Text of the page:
Toward The Little House

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When she was a little girl in Wisconsin in the 1870s, her father would take her and her sister on his knee after supper in their log house and tell them wonderful stories about bears and panthers and little boys who sneaked out to go sledding on the Sabbath. Then later she would drift off to sleep in her trundle bed hearing her father play his fiddle. Even after they left their comfortable house, and meals became unpredictable, the stories went on, as did the fiddle music. It was too good to be altogether lost.

 

When she was a little girl in Wisconsin in the 1870s, her father would take her and her sister on his knee after supper in their log house and tell them wonderful stories about bears and panthers and little boys who sneaked out to go sledding on the Sabbath. Then later she would drift off to sleep in her trundle bed hearing her father play his fiddle. Even after they left their comfortable house, and meals became unpredictable, the stories went on, as did the fiddle music. It was too good to be altogether lost. Years later that little girl wanted people to know how it had been.

IT HAS BEEN SAID that more people have learned about the frontier from Wilder than from Frederick Jackson Turner.
 

So Mrs. A. J. Wilder, a farm woman in her sixties, began to write. In a first-person memoir she detailed her life from the ages of three to eighteen as she and her family moved about on the frontier during the last phase of the westward expansion. She entitled the manuscript “Pioneer Girl” and gave it to her daughter, who wrote for a minor magazine, to edit. Then she submitted it to publishers, combining her girlhood name with her married one, Laura Ingalls Wilder.

Nobody would accept it. Events were described pell-mell with no unifying theme, and although the narrator emerged as determined and gritty, everyone else in the account remained shadowy. “Pioneer Girl” was a historical work, not a literary one.

Mrs. Wilder was undeterred. With the failure of one project, she merely embarked on a more ambitious one. She would create a work, ostensibly for children, that could stand as both history and literature. “I” became “Laura”; a story of a “girl” became a story of a household; and the daughter, Rose Wilder Lane, made the leap from editor to collaborator.

Of the eight Little House books that appeared between 1932 and 1943, five won the Newbery Medal, the highest honor for juvenile fiction. The books recount the Ingalls family’s attempt to wrest prosperity from the land, first in the Wisconsin woods and then on the prairies of Kansas, Minnesota, and Dakota Territory. Laura wrote of blizzards and grasshopper plagues, of the conflicts between European Americans and Native Americans, of town building and the advance of railroads, of washing dishes and braiding hair. Above all, she created an enduring portrait of her parents, Charles and Caroline Ingalls, whom she called Pa and Ma; of her sisters, Mary, Carrie, and Grace; and of herself. It has been said that more people have learned about the frontier from Laura Ingalls Wilder than from Frederick Jackson Turner, its acclaimed historian. (But also, more people have heard about Laura Ingalls Wilder from a slick television series supposedly based on the books than from the books themselves.)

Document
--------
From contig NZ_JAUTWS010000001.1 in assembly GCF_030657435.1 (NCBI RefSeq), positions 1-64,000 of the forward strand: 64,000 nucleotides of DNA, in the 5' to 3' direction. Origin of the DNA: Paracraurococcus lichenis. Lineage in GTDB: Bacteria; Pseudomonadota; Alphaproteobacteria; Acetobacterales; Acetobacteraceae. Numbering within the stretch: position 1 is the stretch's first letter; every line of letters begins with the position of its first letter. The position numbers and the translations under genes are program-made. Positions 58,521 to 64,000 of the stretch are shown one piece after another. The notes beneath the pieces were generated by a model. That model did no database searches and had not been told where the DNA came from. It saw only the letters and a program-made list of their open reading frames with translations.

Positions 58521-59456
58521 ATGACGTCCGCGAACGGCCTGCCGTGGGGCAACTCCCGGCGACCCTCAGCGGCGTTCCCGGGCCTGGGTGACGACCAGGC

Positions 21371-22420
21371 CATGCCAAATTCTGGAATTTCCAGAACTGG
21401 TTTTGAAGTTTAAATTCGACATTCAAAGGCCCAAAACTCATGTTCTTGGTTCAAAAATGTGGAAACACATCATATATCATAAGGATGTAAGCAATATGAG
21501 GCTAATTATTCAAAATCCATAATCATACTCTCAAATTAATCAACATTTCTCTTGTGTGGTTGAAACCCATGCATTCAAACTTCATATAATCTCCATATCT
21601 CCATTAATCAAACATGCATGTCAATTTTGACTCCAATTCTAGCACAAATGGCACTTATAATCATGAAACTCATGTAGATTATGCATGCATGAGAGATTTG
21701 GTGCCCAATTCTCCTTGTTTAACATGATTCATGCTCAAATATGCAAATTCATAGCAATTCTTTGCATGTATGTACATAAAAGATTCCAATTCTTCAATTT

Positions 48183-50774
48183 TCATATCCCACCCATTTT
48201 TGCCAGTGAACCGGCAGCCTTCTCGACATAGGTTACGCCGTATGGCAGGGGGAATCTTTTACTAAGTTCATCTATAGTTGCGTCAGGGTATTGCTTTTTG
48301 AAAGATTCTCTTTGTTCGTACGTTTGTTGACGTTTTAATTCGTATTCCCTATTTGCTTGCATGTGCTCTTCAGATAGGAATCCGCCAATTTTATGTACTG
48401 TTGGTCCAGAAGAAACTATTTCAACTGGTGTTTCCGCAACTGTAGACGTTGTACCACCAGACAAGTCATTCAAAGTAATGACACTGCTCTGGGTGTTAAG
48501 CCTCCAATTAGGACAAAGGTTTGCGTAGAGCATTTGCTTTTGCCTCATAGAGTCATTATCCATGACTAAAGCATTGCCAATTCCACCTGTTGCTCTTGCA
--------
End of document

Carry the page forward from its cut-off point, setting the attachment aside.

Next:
Wilder believed she was doing something unusual by writing a multi-volume saga, in which the viewpoint of a child narrator matures as her character grows up. However, her venture was more uncommon than that. Many people have written novels with autobiographical overtones or historical fiction about famous people or events. Wilder wrote historical novels about her previously unknown family, using actual names, places, and incidents. She streamlined events, created scenes for dramatic effect, and sometimes changed things for the better.

In real life the family’s good dog Jack was left behind early in their Westward trek; in the books Jack looked out for the girls until they left Minnesota. The actual Charles Ingalls may have been, as Laura characterized him, “inclined to be reckless"; she was probably referring to his tendency to make impulsive decisions without thinking through the consequences. For instance, after the grasshoppers destroyed his crops, he put the little money he had into a hotel in Iowa even though he had no experience in running one. But as the fictional Pa he could be merely optimistic. Yet Laura always stayed close to the essential story. When Rose suggested to her that she omit from the books Mary’s becoming blind as a teenager, she flatly refused, since everything the family did after that point was in some way affected by Mary’s blindness.